Former Water Treatment Supervisor Pleads Guilty for Falsifying Drinking Water Safety Reports
A former supervisor of the Fort Gibson Water Treatment Plant in Fort Gibson, Okla., has pleaded guilty in U.S. District Court in Muskogee, Okla., to falsifying a monthly operating report that certified the safety of drinking water from the facility, the Justice Department announced.
Washington, D.C., April 29, 2009 -- Christopher Neil Gauntt, the former supervisor of the Fort Gibson Water Treatment Plant in Fort Gibson, Okla., pleaded guilty today in U.S. District Court in Muskogee, Okla., to falsifying a monthly operating report that certified the safety of drinking water from the facility, the Justice Department announced.
As a result of the felony conviction, Gauntt could be sentenced up to five years in prison and fined up to $250,000.
Gauntt pleaded guilty to a one-count information charging him with a felony count of making a false statement. He admitted that on or about June 12, 2008, he submitted a monthly operating report containing false data for drinking water that is provided to residents of Fort Gibson as well as residents of Muskogee Rural Water Districts 4 and 7, Cherokee Water drinking water systems, and the water systems for Corral Creek Subdivision and Ozark Water Inc.
Under the federal Safe Water Drinking Act, which is administered and enforced by the Oklahoma Department of Environmental Quality, as well as the U.S. Environmental Protection Agency (EPA), the Fort Gibson water treatment plant must provide drinking water that meets standards to ensure that the water is safe for human consumption. Two of the standards that must be met include turbidity and chlorine. If turbidity, the measure of clarity of drinking water, or chlorine levels are not within levels required by the Safe Drinking Water Act, there is a potential risk that the water could retain microorganisms that carry waterborne diseases.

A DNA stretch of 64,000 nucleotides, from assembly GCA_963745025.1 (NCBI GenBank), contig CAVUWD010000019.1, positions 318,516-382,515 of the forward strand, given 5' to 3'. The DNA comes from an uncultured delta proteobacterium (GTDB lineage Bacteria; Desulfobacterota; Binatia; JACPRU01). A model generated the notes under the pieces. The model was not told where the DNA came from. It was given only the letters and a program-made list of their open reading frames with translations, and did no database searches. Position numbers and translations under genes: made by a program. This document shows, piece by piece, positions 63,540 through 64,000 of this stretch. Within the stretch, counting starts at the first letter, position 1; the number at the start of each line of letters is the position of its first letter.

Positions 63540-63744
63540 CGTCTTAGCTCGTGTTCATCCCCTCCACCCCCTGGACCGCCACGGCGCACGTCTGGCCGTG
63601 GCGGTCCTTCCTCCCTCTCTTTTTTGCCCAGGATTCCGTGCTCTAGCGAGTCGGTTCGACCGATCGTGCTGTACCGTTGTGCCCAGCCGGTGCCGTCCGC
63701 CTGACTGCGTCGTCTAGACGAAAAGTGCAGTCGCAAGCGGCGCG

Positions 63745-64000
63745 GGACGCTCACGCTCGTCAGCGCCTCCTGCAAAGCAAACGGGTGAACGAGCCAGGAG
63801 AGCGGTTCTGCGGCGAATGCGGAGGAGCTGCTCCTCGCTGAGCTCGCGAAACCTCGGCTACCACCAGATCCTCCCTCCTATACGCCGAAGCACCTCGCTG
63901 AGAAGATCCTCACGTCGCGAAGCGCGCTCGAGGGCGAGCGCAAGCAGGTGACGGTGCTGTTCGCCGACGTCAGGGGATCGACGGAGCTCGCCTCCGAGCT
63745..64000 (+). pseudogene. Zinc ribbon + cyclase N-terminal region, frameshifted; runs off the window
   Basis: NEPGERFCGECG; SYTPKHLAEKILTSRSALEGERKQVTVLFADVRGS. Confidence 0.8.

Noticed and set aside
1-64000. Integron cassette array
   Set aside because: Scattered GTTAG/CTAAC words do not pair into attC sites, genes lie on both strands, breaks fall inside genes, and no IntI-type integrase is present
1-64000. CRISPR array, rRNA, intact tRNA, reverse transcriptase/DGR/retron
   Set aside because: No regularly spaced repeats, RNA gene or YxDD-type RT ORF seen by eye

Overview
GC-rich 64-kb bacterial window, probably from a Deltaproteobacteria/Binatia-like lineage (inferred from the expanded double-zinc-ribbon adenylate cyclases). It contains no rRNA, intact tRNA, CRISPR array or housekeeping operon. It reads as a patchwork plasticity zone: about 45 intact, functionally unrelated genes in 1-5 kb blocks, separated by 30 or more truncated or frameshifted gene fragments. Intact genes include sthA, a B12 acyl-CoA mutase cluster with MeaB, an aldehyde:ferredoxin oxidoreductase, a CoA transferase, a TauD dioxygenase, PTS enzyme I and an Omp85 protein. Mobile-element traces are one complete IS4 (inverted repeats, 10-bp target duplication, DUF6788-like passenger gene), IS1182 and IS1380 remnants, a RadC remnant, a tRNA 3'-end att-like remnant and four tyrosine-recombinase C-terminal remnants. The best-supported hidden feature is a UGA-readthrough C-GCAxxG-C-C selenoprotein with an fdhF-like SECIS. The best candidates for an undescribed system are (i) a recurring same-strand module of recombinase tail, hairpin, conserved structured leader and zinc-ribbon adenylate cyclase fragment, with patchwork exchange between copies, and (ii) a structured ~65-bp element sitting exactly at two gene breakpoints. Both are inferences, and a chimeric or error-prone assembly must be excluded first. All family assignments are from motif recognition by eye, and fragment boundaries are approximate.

Gauntt admitted that he recorded levels in the monthly operating report submitted to Oklahoma DEQ that indicated the turbidity and chlorine levels were in compliance with required standards when he knew in fact they were not. In August 2008, Fort Gibson had sent a notice concerning this to residents who receive their drinking water from the Fort Gibson water treatment plant. Fort Gibson did not receive any information that anyone experienced any ill effects from the drinking water during that time period.
"All citizens should be confident that they are receiving drinking water that is safe for consumption. Those who knowingly compromise the regulatory protections of the Safe Drinking Water Act will be prosecuted," said John C. Cruden, Acting Assistant Attorney General for the Justice Department's Environment and Natural Resources Division. "The prosecution in this case demonstrates that the government vigorously acts to ensure all of our citizens have good drinking water and the Safe Drinking Water Act's requirements are being complied with."
The case was prosecuted by the Department of Justice Environmental Crimes Section and was investigated by EPA's Criminal Investigation and the Oklahoma Attorney General's Office.